Jerry Jackson

Posts Tagged ‘London’

Tearing down sovereign nations & replacing them with global system administrators.

In Economics, Human Rights, Military, Society, World News on June 21, 2012 at 3:09 am

Part 1: Imperialism is Alive and Well

February 18, 2012 – The British Empire didn’t just have a fleet that projected its hegemonic will across the planet, it possessed financial networks to consolidate global economic power, and system administrators to ensure the endless efficient flow of resources from distant lands back to London and into the pockets of England’s monied elite. It was a well oiled machine, refined by centuries of experience.

While every schoolchild learns about the British Empire, it seems a common modern-day political malady for adults to believe that reality is organized as their history books were in school – in neat well defined chapters. This leads to the common misconception that the age of imperialism is somehow a closed-chapter in human history. Unfortunately, this is far from the truth. Imperialism did not go extinct. It simply evolved.

Imperialism is alive & well.

There are several pertinent examples illustrating how imperialism is still alive and well, and only cleverly disguised with updated nomenclatures. What we know today as “free trade” actually derives its origins from economic concessions the British frequently extorted from nations under its “gunboat diplomacy” strategy – that is, anchoring gunboats off the coast of a foreign capital, and threatening bombardment and military conquest if certain demands were not met.

Colonial Southeast Asia circa 1850's. Thailand/Siam was never colonized but made many concessions.

Colonial Southeast Asia circa 1850’s. Thailand/Siam
was never colonized but made many concessions.

In the mid-1800’s, Thailand, then the Kingdom of Siam, was surrounded on all sides by colonized nations and in turn was made to concede to the British 1855 Bowring Treaty. See how many of these “gunboat policy” imposed concessions sound like today’s “economic liberalization:”

1. Siam granted extraterritoriality to British subjects.
2. British could trade freely in all seaports and reside permanently in Bangkok.
3. British could buy and rent property in Bangkok.
4. British subjects could travel freely in the interior with passes provided by the consul.
5. Import and export duties were capped at 3%, except the duty-free opium and bullion.
6. British merchants were to be allowed to buy and sell directly with individual Siamese.

A more contemporary example would be the outright military conquest of Iraq and Paul Bremer‘s (CFR) economic reformation of the broken state. The Economist enumerates the neo-colonial “economic liberalization” of Iraq in a piece titled “Let’s all go to the yard sale: If it all works out, Iraq will be a capitalist’s dream:”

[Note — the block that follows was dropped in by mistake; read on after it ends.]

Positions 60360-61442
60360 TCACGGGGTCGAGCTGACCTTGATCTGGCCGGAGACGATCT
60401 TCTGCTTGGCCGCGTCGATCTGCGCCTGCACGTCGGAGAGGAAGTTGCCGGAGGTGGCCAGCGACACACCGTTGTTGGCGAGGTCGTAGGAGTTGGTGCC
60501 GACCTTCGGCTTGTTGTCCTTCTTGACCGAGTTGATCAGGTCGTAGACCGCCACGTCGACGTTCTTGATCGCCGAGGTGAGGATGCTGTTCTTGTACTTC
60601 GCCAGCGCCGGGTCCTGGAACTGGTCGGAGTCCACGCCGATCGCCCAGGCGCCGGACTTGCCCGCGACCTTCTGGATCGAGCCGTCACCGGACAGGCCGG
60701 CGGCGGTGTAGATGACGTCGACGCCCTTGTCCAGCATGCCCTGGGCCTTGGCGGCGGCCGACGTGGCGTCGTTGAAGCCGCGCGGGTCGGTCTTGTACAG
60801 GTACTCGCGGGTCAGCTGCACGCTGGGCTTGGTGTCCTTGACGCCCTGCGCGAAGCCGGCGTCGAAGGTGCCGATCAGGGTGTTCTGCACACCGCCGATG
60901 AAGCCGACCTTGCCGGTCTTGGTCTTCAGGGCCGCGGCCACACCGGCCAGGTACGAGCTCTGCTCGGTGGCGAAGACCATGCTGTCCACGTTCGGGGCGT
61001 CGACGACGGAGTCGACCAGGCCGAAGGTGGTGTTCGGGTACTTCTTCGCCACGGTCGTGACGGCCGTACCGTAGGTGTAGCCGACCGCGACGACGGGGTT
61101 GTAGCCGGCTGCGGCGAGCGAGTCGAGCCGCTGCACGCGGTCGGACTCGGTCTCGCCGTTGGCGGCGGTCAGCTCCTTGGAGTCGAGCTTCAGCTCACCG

1. 100% ownership of Iraqi assets.
2. Full repatriation of profits.
3. Equal legal standing with local firms.
4. Foreign banks allowed to operate or buy into local banks.
5. Income and corporate taxes capped at 15%.
6. Universal tariffs slashed to 5%.

Nomenclatures aside, nothing has changed since 1855 as far as imperialist “wish-lists” go. The Economist argued, as would any 18-19th century imperialist, that Iraq needed foreign expertise to catch up, justifying the evisceration of their national sovereignty and the foreign stewardship (theft) of their resources. Unlike Siam, Iraq refused to concede to the “gunboats” of modern-day Wall Street & London, and often as the British did during the “glory days” of the empire, they made good on their threats.

Continue reading ‘Tearing down sovereign nations & replacing them with global system administrators.’ 

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Julian Assange seeks to take extradition fight to supreme court

In Activism, Hacktivist, Human Rights, Internet Censorship, Police State, Society, Wikileaks, World News on December 13, 2011 at 1:31 am


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WikiLeaks founder will ask permission to appeal against high court ruling that he must face sex crime charges in Sweden.

Photograph: Dan Kitwood/Getty Images

WikiLeaks founder will ask permission to appeal against high court ruling that he must face sex crime charges in Sweden.

Julian Assange arrives to speak to Occupy protesters outside St Paul’s cathedral in London on October 15.
The founder of WikiLeaks, Julian Assange, is to apply for a supreme court hearing to appeal against extradition to Sweden to face sex crime allegations.
His solicitor, Gareth Peirce, confirmed he will ask senior judges in London on 5 December to certify that his case should be considered by the highest court in the land. He must establish that his case raises “a question of law of general public importance”.
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Assange, 40, lost a high court battle against removal on 2 November but has announced he wants to fight on against a European arrest warrant that has been outstanding since last December.
A supreme court hearing would be the third stage of the 40-year old Australian’s appeal against extradition to face allegations of rape, sexual molestation and unlawful coercion by two women he met on a visit to Stockholm in August 2010.